|Re: What line(s) am I using to string my necklaces?|
|Re: What line(s) are you using to string your necklaces? -- Beadman||Post Reply||Edit||Forum||Where am I?|
I use chains and wires of various metals (silver, gold, steel, etc) leather thongs, different textile threads (cotton and hemp my favorites, either single or several threads together, braided or not).
Depending on the project, industrial materials may be of use as well: electrical plastic-coated copper wire (why not?),(not-nylon) fishing line*, etc.
Sometimes it may be advisable to use different types of line in different places of the same necklace -- i.e. springly wire to string the beads, with a leather thong or a vegetable fiber braid tied at the ends of it, to finish the back of the necklace with a sliding device, in the traditional size-adjustable Indian style.**
*Beware, some of these, specially those too resilient, may be dangerous: wires, or cords used in ships, could seriously cut flesh in the event of the necklace getting hooked somewhere. A "security point" should be there, for the thing to break just in case.
**I could show several cases/images with different solutions chosen, if required.
But of course, more than anything else, the critical point is the size(s) of perforations. There are many tricks to reduce the gauge of a perforation, the problem is generally the need to enlarge it, and the possibility or convenience of doing this: i.e. when you do not want, or dare, to change an ancient bead.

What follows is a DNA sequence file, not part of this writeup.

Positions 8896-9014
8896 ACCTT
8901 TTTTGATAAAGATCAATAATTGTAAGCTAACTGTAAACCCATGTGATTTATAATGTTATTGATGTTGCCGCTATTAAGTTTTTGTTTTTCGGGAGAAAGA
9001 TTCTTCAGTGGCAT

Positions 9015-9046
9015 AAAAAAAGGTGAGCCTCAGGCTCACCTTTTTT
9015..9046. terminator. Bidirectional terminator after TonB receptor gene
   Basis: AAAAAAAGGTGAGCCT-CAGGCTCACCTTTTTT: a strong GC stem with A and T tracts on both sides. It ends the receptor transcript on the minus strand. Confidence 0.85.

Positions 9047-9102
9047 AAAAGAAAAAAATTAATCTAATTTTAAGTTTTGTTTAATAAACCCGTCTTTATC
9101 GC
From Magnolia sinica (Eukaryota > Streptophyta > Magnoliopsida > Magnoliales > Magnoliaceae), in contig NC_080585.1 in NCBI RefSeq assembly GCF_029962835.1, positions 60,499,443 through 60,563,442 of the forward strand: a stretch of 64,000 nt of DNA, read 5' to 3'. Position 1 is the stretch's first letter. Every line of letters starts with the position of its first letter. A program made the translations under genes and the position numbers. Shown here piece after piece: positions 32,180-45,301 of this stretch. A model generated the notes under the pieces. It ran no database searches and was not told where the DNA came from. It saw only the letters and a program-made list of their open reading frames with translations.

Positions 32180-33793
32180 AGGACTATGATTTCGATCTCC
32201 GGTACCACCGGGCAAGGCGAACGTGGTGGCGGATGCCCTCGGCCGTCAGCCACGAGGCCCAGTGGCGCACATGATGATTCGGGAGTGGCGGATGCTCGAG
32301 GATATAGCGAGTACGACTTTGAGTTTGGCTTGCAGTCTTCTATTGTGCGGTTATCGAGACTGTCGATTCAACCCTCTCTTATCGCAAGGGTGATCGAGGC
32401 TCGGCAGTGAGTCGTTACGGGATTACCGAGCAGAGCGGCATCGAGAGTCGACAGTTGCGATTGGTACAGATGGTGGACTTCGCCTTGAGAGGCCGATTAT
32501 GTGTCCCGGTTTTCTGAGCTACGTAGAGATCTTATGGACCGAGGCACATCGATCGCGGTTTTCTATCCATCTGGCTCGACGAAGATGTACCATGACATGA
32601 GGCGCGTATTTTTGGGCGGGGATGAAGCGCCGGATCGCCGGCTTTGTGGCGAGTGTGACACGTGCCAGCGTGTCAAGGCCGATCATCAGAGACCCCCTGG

In the necklace shown here the case is rather complex: the lapis beads have a confortable 2 mm gauge hole; the modern gold-and-ruby discs have a 1,3 mm perforation, which could be enlarged to some extent if needed; the ruby beads have a small hole and, although very hard, could also be enlarged at will; now, the tiny old Basra pearls are extremely fragile and their perforations are not much larger that 0,3 mmm.
Not easy to decide.
So this necklace is strung on nylon coated stainless steel wire (0,3 mm), which I consider to be for cultural and practical reasons (it bends and stays at an angle, or breaks suddenly after some time) only a temporary emergency expedient...although perhaps it is less temporary than hoped for, as happens all the time in society at large.